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What caused this crack?

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I think this may be the best place to post this. If not please put it in the correct area.

There is a discussion going on at a firearms forum I visit about what caused a crack in a 1942 German WWII rifle. There has been some debate about it being a stress crack from the heat treating, a crack cause by too much pressure from an overloaded cartridge causing the bolt to be set back and putting undue stress on the receiver bridge, from the receiver hitting something/being twisted or a combination of the above.

I was wondering if any of you could shed some light on this interesting little puzzle. The thread is located here. If you can not see the pics without signing up I will see if I can post a few here.




Edited by TheGreenMan
added pics
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I have more questions than answers:
- Was the rifle made at the beginning of the war, or near the end of the war, possibly by slave-labor? I have a vague memory of someone saying that some brave souls who were working as slave labor would sabotage guns that they were making.
- What is the track record of this model? Is there a known problem with a batch made at that factory?

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must have taken some kind of direct hit. as of the dozen or so custom Mausers I've made that bridge is really soft I contour them with a file...did the crack just now show up or was it after shooting the rifle. thats right at the third locking lug ...what do the other locking lug look like any set back ?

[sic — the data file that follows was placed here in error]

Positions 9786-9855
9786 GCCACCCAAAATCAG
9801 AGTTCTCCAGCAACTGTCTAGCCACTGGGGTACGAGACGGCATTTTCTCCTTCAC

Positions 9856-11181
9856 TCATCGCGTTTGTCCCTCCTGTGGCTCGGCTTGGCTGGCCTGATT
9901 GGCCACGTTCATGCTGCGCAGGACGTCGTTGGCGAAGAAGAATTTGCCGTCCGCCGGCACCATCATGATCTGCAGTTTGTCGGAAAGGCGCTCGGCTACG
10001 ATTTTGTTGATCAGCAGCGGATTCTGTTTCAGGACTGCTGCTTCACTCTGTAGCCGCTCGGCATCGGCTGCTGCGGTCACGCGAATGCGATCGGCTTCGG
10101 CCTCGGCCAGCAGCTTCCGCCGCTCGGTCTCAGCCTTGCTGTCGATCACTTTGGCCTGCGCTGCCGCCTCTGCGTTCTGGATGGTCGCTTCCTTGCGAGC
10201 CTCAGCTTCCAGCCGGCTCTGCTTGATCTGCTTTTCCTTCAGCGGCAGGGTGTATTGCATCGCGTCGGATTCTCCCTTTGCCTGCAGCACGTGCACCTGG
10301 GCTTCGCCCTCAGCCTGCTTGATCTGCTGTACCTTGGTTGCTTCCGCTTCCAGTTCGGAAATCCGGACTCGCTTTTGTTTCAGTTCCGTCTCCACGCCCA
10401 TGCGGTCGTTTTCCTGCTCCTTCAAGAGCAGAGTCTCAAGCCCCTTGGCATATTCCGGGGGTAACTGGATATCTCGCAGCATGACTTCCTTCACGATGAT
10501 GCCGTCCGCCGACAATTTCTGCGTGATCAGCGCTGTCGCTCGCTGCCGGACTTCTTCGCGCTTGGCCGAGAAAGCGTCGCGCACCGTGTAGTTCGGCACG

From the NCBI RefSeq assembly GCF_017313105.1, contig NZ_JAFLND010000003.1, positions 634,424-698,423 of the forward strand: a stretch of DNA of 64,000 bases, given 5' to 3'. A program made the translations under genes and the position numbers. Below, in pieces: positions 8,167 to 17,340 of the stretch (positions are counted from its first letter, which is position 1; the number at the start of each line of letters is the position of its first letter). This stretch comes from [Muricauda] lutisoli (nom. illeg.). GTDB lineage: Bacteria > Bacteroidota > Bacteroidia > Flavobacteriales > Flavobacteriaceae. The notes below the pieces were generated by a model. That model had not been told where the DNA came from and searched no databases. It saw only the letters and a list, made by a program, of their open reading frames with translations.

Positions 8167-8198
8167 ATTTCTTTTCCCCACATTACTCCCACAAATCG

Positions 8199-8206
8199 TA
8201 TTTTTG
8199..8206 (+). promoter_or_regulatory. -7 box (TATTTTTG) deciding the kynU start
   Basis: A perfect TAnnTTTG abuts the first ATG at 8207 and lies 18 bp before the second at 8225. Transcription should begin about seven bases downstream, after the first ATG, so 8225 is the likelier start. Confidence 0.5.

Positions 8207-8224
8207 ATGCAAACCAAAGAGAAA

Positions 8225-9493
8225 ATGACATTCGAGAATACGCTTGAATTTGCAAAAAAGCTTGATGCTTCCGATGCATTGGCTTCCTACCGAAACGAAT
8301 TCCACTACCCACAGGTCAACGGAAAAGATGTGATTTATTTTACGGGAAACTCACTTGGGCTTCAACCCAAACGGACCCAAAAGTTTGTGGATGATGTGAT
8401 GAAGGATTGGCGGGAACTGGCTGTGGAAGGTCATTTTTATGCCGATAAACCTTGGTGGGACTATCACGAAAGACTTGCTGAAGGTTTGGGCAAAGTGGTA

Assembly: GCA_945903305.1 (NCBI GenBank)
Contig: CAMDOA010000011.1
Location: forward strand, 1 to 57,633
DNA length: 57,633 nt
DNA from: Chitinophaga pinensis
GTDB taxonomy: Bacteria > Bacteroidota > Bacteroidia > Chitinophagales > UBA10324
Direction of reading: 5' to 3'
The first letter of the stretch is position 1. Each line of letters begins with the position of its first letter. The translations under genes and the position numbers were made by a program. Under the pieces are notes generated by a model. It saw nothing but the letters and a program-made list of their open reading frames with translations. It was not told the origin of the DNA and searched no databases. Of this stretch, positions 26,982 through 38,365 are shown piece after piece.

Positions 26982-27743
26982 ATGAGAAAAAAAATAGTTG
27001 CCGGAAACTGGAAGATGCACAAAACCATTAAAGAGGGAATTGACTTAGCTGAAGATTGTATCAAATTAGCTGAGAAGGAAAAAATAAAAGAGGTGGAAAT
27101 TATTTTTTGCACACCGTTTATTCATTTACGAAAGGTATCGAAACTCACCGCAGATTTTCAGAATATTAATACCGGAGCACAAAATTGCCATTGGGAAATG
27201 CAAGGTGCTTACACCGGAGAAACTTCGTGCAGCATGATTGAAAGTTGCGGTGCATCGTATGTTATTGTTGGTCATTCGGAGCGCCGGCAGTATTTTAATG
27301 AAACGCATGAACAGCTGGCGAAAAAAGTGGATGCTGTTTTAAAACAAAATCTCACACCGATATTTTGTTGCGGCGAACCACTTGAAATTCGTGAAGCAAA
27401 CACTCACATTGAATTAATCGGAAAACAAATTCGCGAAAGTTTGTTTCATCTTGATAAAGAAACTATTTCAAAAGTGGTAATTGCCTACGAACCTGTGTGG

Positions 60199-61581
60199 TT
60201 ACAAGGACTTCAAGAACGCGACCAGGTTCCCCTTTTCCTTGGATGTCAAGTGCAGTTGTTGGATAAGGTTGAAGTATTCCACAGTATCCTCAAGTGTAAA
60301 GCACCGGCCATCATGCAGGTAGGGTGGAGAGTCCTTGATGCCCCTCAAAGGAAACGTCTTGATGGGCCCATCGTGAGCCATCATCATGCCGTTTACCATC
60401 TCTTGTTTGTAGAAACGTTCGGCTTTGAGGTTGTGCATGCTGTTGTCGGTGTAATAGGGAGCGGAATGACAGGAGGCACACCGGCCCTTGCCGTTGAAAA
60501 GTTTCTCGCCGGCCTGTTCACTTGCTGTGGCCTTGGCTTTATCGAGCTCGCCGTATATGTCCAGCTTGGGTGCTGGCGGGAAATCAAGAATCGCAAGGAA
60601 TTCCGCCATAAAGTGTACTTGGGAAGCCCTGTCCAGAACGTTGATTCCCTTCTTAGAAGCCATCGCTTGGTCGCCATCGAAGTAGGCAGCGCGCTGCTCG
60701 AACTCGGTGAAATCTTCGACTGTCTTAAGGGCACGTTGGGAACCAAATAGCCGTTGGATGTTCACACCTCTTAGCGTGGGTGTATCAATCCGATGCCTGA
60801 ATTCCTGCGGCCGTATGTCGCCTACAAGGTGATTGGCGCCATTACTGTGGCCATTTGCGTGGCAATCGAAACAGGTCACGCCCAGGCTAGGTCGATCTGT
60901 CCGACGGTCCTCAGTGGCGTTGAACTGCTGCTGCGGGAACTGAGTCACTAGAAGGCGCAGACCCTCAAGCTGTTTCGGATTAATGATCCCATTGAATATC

Edited by jimbob
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Is that the only crack? The reason I ask is that it appears to be at the rear bridge. This part of the action isn't subjected to nearly as much stress as the front bridge because the front of the action (where the barrel screws in) is where the bolt lugs engage locking lugs in the action itself.

I'd say that the action was improperly tempered, left too hard, and subjected to stress of some sort, but not necessarily an over-pressure round.

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I'm off on a job so I'm not near my computer much so I don't have as much time to visit as I normally do.

If you go to the link you should be able to at least read the posts there. They give a lot more info than I have and go into some greater discussion as to the cause than I did.

This is the only crack in the receiver. There is no indication that the receiver was hit or torqued by anything (meaning no dents or scratches of any significant size). The headspace has not been checked to see if there was any small set back to the bolt. There was no easily noticeable set back and the bolt still travels freely in its raceways.

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I've read that towards the end of the war, the Germans were adding sulfur to their steel to speed up the machining of armaments. This had catastrophic consequences when they invaded Russia . They had terrible problems with equipment cracking in the extreme cold of the Russian front.

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